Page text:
While officials can't attest to a countywide pattern, clinicians in the city's drug-recovery community can.
Bernadine Fried, clinical director of One80Center, says, “What I've seen is that with the newer users, people who aren't habituated, it can be lethal. In the last couple of years, the potency level is very strong” for heroin.
Combined with that change in potency, “The culture of the 20-somethings, it's become part of a scene. It's stronger than people think, and they experiment — and die.”
These are not the underclass junkies of Panic in Needle Park, the 1969 film persiflage of junkie culture in which users on Manhattan's Upper West Side are keenly attuned to the ways of getting high and form a community to maintain their lifestyle.
She says that in her clinic serving clients drawn, in part, from the upscale Los Angeles Westside, “I work with an elitist group of kids, with a lot of money to get themselves into trouble. Private schools, trust funds.”
For whatever reasons, she is finding “many more heroin-specific admissions, 19 to 28 [years old], as opposed to other dependencies.”
A licensed therapist, Fried has worked in the field for 22 years; she's also a former heroin user whose brother died of an overdose at 34.
“It is really plentiful, and there's a cultural element,” she says. “It used to be Ecstasy and hallucinogenics. [But] now heroin is regarded as adventurous.”
Fried points to the explosion of clubs in Hollywood, where the Los Angeles Community Redevelopment Agency has spent billions of dollars to clean up the area.
City officials such as Councilman Eric Garcetti and Los Angeles Police Department brass have pointed to success in moving out many drug dealers who once openly hawked everything from heroin to pills on Hollywood Boulevard.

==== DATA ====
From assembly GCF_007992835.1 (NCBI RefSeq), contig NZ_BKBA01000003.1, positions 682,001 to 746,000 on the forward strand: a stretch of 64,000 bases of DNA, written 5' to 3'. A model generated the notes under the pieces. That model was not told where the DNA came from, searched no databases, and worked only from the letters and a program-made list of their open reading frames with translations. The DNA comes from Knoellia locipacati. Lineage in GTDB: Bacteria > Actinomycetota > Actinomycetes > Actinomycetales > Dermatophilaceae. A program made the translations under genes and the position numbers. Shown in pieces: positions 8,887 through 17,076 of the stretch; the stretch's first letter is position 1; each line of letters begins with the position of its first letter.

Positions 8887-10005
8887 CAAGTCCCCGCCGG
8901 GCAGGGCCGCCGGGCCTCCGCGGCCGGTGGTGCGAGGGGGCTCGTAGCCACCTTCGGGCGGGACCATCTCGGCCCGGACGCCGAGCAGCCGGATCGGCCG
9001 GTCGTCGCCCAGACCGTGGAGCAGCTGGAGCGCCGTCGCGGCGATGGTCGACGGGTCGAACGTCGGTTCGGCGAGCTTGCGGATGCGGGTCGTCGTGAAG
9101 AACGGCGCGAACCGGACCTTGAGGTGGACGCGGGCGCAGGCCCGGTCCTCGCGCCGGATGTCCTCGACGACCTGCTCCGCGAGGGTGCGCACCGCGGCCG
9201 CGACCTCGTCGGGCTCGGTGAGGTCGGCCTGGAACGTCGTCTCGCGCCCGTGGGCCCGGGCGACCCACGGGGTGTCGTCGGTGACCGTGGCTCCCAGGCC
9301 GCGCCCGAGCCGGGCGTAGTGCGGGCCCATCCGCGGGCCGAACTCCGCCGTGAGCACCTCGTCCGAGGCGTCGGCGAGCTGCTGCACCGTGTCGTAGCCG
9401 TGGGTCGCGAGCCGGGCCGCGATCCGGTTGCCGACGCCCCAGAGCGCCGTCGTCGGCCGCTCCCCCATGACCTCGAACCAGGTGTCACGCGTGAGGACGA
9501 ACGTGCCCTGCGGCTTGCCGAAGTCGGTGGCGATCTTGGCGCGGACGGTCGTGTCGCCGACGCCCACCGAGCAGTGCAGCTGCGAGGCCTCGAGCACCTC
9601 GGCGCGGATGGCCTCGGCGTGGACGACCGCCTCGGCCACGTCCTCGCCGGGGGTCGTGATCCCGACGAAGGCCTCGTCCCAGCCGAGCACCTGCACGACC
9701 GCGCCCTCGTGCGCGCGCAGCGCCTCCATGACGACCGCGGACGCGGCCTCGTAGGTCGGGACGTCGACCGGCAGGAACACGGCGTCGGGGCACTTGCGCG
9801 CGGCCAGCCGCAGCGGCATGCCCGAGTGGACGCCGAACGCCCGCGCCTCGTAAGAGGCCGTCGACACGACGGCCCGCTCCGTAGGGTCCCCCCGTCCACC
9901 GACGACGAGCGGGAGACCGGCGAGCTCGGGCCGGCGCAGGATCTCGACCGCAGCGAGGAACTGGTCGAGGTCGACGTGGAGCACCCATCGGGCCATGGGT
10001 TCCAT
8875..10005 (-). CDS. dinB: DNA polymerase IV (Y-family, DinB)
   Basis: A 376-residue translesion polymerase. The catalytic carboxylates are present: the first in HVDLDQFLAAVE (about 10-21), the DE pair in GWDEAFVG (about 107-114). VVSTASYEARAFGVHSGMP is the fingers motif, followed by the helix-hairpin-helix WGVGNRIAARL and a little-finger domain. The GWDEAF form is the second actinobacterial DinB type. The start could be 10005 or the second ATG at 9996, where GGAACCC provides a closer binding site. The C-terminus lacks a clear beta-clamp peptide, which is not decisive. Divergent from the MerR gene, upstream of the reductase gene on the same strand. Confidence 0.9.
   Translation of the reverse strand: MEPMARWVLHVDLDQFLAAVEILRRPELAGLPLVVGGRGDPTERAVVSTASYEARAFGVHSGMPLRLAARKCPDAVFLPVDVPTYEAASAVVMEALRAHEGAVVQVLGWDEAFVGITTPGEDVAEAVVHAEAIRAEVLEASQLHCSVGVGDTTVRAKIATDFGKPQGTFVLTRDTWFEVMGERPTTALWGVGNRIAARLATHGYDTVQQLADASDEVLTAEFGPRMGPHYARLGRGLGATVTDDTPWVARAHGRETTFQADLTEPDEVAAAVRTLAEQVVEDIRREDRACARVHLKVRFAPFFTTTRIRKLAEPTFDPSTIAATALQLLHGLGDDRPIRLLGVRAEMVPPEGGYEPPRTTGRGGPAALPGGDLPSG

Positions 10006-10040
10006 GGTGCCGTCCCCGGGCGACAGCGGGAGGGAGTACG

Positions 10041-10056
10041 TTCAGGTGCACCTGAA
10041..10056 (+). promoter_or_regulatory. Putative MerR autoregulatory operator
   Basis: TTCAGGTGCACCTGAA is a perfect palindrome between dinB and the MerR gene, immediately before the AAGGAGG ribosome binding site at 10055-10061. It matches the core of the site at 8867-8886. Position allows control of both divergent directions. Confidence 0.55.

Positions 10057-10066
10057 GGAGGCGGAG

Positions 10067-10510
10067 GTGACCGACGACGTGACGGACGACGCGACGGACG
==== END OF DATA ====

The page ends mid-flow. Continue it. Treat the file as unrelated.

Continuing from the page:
But now, inside the glitzy clubs, Fried says, heroin is widely available, and “once they've been initiated, it's romanticized and glorified. … They think if they smoke it they won't O.D. But they can.”
Two of the most publicized accidental heroin overdose deaths involved celebrity names, and both were young men. In August 2009 Andre Young Jr., the 20-year-old son of Dr. Dre, died at his mother's Los Angeles home from taking a mix of heroin and morphine.
In February 2008, troubled child star Brad Renfro died at age 25 in his L.A. apartment while he was still on probation from a dramatic Skid Row police sting in which he and others bought dummy heroin balloons from undercover LAPD officers.
Fried has a warning for partying young people: “We go through waves, and sometimes it's more potent. For newer users, in the first six months of use, the potential to O.D. is huge. I've seen this, periods where that is what I believe is happening right now.”
She also sees an economic factor behind the heroin scene unfolding in trendy clubs: Dealing it “is quick, easy money — they then sell to each other once they have a source.” The bottom line, Fried says, is that this could be a summer overshadowed by heroin overdoses among young, nonaddict Angelenos.
A recent memorial for the descendant of chief Waiyaiki drew such a crowd to a Baldwin Hills home that the gathering — mixing rocker-clad friends and members of a Kenyan émigré Christian church — was moved out into the yard.
Joseph Njoroge, Kaki's father, a college professor and pastor, spoke of the pain of losing a son, and of being touched by the outpouring of support. Then, on an early morning flight, he took his son back to Georgia to be buried.
“We sang tribal Kenyan songs, and the only downside is my cheeks hurt from smiling so much,” says Starr Njoroge.
Yet she fears that the breadth of the Los Angeles megalopolis will dilute this tragedy. “I hope others can learn from this,” she says, “learn how precious your life is.”
Reach the writer at firstname.lastname@example.org.